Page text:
"I have a highlight and a lowlight. When I tried to speak words to Phoebe Waller-Bridge as she walked by me, I just kind of like coughed air in her face trying to say hello. Like nothing really came out of my mouth other than a very awkward noise. And then before the Emmys, I met Amy Poehler, which was a true, true 'bucket list, holy shit, what's going on?' highlight of my life."
What did you and Amy talk about?
"She watches the show, and Catherine is also one of her idols. So, we gushed about Catherine for a long time. She told me that she liked what I did on the show, which was too crazy. And then I also met Tony Hale, who I've just been comedically in love with since Arrested Development, and he's just sweet and kind and way more normal than any character he plays and is also a big fan of the show. As you can probably tell, I'm still coming down it all."
Eugene was up for Best Actor in a Comedy, Catherine was up for Best Actress in a Comedy. The show was nominated for Best Comedy. Were there nerves? Excitement?
"A lot of both. Eugene's an old hat at this, so he had it under control, but I think Dan was a little nervous, a little excited. He was like me in the sense of, 'Oh my God, look at all the famous people. What is my life right now?' But I think we all knew that we weren't going to win, so that really took the edge off. As soon as Phoebe [Waller-Bridge] won the first award, I was like, 'Okay, this is going to be her year.'"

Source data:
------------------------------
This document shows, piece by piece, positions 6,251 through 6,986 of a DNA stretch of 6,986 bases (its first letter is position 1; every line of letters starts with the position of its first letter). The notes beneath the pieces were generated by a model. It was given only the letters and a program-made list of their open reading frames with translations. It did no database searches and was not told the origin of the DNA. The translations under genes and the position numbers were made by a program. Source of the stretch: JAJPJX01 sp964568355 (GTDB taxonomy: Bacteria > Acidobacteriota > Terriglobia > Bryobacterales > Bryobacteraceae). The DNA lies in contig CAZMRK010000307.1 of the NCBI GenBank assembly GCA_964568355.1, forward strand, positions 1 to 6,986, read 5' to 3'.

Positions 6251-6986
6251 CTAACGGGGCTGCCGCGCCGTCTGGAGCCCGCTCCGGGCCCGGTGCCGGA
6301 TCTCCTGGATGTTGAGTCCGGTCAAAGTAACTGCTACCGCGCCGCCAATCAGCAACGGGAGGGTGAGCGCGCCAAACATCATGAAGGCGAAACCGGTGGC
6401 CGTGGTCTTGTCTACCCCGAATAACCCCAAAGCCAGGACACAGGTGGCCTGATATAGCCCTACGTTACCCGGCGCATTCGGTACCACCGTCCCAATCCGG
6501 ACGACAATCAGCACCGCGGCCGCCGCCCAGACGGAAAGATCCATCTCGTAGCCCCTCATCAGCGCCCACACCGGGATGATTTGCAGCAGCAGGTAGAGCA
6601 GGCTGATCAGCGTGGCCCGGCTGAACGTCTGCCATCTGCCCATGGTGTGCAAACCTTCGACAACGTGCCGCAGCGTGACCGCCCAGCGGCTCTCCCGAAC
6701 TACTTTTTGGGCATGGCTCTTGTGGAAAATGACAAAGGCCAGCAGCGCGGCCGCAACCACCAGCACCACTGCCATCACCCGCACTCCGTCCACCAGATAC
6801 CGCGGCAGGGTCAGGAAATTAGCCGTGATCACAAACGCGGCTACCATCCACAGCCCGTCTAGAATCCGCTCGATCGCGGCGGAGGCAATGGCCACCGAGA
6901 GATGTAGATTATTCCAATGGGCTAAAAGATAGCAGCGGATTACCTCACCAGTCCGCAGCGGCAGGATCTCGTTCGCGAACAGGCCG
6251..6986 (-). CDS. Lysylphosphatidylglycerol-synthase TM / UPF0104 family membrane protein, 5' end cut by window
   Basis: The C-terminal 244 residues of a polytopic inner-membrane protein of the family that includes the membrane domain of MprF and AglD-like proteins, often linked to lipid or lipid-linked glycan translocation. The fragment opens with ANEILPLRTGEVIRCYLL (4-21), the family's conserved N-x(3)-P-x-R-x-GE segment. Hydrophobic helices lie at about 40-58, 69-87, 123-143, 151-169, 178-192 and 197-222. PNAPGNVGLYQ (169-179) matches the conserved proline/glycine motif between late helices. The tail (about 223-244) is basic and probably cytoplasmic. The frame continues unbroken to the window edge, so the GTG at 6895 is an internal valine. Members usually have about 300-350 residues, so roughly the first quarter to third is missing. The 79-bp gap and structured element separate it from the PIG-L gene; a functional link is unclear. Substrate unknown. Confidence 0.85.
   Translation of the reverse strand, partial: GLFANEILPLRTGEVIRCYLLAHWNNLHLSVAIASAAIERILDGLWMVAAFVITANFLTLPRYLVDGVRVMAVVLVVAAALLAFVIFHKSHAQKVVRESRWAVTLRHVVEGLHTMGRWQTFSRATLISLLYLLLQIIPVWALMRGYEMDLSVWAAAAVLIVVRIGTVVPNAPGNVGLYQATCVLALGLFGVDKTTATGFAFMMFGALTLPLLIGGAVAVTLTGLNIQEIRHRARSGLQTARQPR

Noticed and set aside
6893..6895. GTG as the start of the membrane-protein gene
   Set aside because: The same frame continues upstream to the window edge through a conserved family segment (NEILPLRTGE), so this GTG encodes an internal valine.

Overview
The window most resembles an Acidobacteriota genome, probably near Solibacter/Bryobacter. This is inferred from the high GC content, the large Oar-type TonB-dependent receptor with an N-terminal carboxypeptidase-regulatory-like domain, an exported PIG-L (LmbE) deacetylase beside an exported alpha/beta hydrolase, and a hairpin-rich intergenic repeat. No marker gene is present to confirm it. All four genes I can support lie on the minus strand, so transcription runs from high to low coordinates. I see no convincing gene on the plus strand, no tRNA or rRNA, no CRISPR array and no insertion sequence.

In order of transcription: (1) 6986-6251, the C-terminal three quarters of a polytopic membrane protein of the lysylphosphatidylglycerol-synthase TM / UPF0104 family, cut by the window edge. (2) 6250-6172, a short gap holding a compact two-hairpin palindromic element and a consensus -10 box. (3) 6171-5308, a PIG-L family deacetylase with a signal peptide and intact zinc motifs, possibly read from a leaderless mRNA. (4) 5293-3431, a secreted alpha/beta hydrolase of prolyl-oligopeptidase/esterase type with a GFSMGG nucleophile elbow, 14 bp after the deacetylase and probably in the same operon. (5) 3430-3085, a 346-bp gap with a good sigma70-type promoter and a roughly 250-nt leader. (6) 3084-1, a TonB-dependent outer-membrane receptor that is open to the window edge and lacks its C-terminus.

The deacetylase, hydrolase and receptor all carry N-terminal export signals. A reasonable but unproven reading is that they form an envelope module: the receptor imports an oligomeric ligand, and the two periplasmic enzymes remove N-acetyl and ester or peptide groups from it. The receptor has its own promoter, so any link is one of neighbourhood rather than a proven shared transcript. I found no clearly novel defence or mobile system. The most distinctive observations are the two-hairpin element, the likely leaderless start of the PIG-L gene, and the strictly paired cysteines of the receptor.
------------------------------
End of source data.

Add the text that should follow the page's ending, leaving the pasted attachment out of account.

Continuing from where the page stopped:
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So, you weren’t disappointed when the show lost?
"Everyone on the show is so in love with Fleabag that it wasn't like, 'Ah shit.' It was like, 'Yes! So well-deserved. This is how it should be going.' When Phoebe won, our faces were all genuinely shit-eating grins."
Did you go to any after-parties?
"The Governor's Ball was wild. There were Cirque du Soleil performers and people flipping around champagne flutes. It was really quite spectacular. I ran into the guys from Queer Eye, who are all big fans of the show, and everyone had drinks and had fun and did more of the same like, "Oh, shit, look at that over there. Play it cool," while people dressed like disco balls pranced around the room."
You’re gearing up for the final season of Schitt’s Creek. How are you feeling?
"To just drop a cliché on you, it's very bittersweet. The harsh reality of the show being over is starting to really sink in. The last five years of my life have been truly the craziest and most wonderful. I couldn't sit down and write a better job for myself, so that's sad. And to know that the characters that we've created are not coming back is sad. Like, I'm not going to be able to be Alexis anymore and we're not going to see Moira anymore. But I think we were lucky that we knew it was going to be six seasons. The show is going to be wrapped up very, very beautifully. I think that's just a really great privilege because not a lot of shows get to do that. And we're all buds now. No one's going anywhere. I'm still going to insist that I let Catherine invite me over to her house back in LA, and we're all going to keep in touch, so it's not the end."
This interview has been edited for clarity and length.